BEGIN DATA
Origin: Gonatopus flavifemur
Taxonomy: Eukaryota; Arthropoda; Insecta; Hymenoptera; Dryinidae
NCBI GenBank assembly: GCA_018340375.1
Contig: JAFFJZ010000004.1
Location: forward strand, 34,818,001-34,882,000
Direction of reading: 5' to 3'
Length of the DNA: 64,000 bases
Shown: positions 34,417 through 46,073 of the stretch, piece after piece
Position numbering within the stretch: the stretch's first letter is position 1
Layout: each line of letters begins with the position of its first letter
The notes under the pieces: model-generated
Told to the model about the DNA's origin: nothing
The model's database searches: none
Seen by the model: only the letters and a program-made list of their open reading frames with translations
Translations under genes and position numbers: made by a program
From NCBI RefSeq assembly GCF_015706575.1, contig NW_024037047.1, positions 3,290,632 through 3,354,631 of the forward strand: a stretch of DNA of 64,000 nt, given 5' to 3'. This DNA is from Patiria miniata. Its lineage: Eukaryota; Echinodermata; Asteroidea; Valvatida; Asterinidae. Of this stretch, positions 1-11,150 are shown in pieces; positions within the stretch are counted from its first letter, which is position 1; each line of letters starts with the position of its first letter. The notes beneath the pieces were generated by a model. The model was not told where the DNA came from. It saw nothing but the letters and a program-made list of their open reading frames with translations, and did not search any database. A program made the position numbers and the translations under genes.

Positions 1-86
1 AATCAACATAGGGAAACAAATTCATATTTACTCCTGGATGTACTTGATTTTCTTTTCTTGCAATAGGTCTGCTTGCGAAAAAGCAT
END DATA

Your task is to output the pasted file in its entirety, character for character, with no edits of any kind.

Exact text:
Origin: Gonatopus flavifemur
Taxonomy: Eukaryota; Arthropoda; Insecta; Hymenoptera; Dryinidae
NCBI GenBank assembly: GCA_018340375.1
Contig: JAFFJZ010000004.1
Location: forward strand, 34,818,001-34,882,000
Direction of reading: 5' to 3'
Length of the DNA: 64,000 bases
Shown: positions 34,417 through 46,073 of the stretch, piece after piece
Position numbering within the stretch: the stretch's first letter is position 1
Layout: each line of letters begins with the position of its first letter
The notes under the pieces: model-generated
Told to the model about the DNA's origin: nothing
The model's database searches: none
Seen by the model: only the letters and a program-made list of their open reading frames with translations
Translations under genes and position numbers: made by a program
From NCBI RefSeq assembly GCF_015706575.1, contig NW_024037047.1, positions 3,290,632 through 3,354,631 of the forward strand: a stretch of DNA of 64,000 nt, given 5' to 3'. This DNA is from Patiria miniata. Its lineage: Eukaryota; Echinodermata; Asteroidea; Valvatida; Asterinidae. Of this stretch, positions 1-11,150 are shown in pieces; positions within the stretch are counted from its first letter, which is position 1; each line of letters starts with the position of its first letter. The notes beneath the pieces were generated by a model. The model was not told where the DNA came from. It saw nothing but the letters and a program-made list of their open reading frames with translations, and did not search any database. A program made the position numbers and the translations under genes.

Positions 1-86
1 AATCAACATAGGGAAACAAATTCATATTTACTCCTGGATGTACTTGATTTTCTTTTCTTGCAATAGGTCTGCTTGCGAAAAAGCAT